We found a home for the lost cat, a young couple from the South; they are at the beginning, with a child, and rosy pink like the first full day's sun on a peach. We stopped for food, and I helped my daughter order, and we waited for Alex in the car, and I was sad to say goodbye, but elated because we had made a home a little more whole.
The toy section has this effect on me. Once, I was in Juneau getting dinner, and there was one of these great big Tonka trucks jutting out into the aisle, and I was overcome with longing and despair and regret, and bought it for my son, who was just 3, not like a gift, but more like an apology. And whenever I am alone and see toys, I feel depressed, and want to hurry home.
After the cat, I found a goldfinch fledgling, leg broke and eyes wide, hobbling along the curbside of a retaining wall. I picked it up and made a home for it in a plastic bin, until I borrowed a bird cage from my parents. And I tried my best to restore her, but her wing was lame, too. She ate and drink and kept me company while I worked, but a fortnight later, she was still and silent, and I buried her in our garden, and worked alone the rest of the night. Today, I hung the cage up in the garage, near where I have some peonies drying, above an old set of golf clubs, by the window we always forget to lock that makes us wonder if we have burglars in the house when the refrigerator creaks into life.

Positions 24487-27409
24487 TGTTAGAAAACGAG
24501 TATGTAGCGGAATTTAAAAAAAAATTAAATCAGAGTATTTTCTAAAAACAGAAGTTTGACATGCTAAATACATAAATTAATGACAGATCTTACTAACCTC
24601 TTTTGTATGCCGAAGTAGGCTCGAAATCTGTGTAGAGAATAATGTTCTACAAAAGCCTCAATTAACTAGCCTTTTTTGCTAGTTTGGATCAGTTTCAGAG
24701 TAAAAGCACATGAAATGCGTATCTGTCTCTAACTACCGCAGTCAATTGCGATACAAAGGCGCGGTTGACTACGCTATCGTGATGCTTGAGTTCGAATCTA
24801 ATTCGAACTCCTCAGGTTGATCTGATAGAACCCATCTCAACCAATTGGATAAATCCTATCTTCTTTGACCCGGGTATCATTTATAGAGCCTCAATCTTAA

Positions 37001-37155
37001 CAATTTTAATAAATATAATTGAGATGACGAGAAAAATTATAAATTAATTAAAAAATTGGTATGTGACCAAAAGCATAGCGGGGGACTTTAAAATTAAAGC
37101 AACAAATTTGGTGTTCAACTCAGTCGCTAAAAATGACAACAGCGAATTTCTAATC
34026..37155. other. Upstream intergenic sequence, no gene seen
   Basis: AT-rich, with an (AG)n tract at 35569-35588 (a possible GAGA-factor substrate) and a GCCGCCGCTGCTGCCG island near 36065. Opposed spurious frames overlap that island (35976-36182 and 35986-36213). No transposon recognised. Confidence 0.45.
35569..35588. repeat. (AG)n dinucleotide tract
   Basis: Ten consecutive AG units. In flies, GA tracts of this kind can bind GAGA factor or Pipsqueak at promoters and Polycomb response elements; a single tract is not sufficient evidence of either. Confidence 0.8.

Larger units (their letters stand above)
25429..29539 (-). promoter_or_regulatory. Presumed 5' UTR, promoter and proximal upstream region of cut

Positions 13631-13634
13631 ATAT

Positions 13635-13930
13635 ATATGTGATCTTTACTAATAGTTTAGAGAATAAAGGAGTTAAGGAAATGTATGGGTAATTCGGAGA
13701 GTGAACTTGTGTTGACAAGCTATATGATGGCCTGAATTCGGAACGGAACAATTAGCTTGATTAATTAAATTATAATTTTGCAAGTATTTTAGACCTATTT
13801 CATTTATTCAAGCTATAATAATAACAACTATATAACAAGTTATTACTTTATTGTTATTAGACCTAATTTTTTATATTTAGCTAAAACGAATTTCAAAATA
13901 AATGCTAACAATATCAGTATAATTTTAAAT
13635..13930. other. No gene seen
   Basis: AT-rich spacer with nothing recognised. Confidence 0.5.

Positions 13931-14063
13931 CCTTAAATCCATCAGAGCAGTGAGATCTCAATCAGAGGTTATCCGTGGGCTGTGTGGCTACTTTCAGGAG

I mislike that old fridge. The cat likes the fledgling, but not in the way of friendship, and the fledgling fears the cat. You should love people where they are at, but sometimes they don't love each other. What cheap flowers lack in class, they also lack in bugs. Once, we drove through the mountains picking paintbrush and purple camas and a mile down the road we left a scattered bouquet and came home with swollen eyes. Misery loves company and beauty likes to be left alone.
My stomach still hurts. The entire hike down I remembered past trips where I sneaked away; parties where I ducked out; my dad, relationships, hopes, everything that sets off this unusual perspiratory conspiracy. It was so typical, I wanted to creep off into the understory and kick the mountain, how goddamned upsetting it was. Always be closing! I would like to learn how to end better. Because until then, it was so nice. One time we joked, remember when we lived here? When we were young and this was our home?
Useless guts notwithstanding, oh, and let's not forget my serial belatedness, also, my fishing pole was broke – ye god, tell the story before your intestines wake from their pink dreams – I whisked up the trail, meeting a number of what would become familiar names and faces. I missed the new campsite, but on my backtrack, one of those familiar faces asked me if I was looking for Team Everclear. That was my first brush with magic. I found the place and I was home.